Decoding the Polymer p–n Junction: Controlled Dedoping and Reverse Bias Electroluminescence
electrochemical doping , electroluminescence , light-emitting electrochemical cells , light-emitting polymer , p–n junction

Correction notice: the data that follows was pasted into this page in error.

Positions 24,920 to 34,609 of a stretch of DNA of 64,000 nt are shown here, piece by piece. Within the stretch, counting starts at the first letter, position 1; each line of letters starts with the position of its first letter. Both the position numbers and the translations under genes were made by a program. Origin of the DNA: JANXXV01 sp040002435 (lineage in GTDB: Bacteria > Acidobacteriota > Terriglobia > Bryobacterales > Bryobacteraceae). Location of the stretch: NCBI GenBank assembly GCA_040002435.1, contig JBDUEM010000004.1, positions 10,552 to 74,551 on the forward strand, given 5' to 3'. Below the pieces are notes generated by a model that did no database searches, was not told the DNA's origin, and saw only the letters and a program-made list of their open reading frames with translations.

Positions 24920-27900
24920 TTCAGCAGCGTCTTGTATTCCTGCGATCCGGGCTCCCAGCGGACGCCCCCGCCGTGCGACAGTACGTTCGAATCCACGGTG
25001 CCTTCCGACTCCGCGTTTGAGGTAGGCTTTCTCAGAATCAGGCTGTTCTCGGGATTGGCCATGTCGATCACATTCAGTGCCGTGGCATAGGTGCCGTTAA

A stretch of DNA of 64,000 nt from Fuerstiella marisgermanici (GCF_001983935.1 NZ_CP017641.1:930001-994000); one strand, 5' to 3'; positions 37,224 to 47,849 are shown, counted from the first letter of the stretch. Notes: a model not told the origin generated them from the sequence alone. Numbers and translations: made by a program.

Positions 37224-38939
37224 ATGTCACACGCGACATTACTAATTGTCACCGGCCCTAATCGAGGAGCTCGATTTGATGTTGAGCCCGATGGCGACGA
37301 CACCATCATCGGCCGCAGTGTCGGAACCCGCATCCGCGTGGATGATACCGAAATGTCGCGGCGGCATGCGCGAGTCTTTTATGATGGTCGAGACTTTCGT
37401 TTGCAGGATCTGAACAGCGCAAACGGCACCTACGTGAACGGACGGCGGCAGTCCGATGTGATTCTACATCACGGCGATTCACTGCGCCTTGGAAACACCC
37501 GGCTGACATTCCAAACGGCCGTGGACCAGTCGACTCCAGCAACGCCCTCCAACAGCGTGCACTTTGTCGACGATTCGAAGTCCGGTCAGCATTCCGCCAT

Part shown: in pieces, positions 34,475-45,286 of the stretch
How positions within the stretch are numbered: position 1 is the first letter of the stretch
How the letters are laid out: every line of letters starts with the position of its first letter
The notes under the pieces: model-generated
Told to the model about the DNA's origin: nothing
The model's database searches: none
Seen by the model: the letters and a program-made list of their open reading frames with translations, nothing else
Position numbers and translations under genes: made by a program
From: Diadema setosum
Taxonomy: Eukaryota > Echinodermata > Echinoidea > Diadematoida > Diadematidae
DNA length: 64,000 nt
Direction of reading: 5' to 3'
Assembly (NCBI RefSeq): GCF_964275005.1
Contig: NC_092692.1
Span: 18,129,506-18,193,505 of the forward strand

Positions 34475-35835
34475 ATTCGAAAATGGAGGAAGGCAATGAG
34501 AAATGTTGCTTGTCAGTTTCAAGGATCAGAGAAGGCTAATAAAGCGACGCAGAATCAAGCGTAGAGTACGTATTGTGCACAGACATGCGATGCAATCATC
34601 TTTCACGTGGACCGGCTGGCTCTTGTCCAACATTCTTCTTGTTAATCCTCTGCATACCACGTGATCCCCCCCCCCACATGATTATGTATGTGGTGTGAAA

The polymer light-emitting electrochemical cell (PLEC) is a unique solid-state device possessing attractive attributes for low-cost applications, but also a junction structure that is still poorly understood. In a PLEC, the applied voltage causes in situ electrochemical p- and n-doping of the semiconducting polymer and the formation of a dynamic light-emitting p–n junction. Once the junction is fixed by cooling or chemical manipulation, the “frozen-junction” PLEC exhibits a unipolar electroluminescence (EL) and photovoltaic response. Repeated thermal cycling, however, can cause the frozen-junction PLEC to experience drastically enhanced EL under forward bias and the emergence of reverse bias EL. In this study, a combination of transport measurements and direct imaging is used to elucidate the origin of the mysterious reverse bias EL. A model is developed that explains the reverse bias EL as caused by the tunnel injection of electrons and holes from bandgap states into a dedoped “intrinsic” region between the p- and n-doped regions. The model explains the location, relative intensity, and evolution of EL under both forward and reverse bias. The results hint at a junction that is much narrower than previously resolved.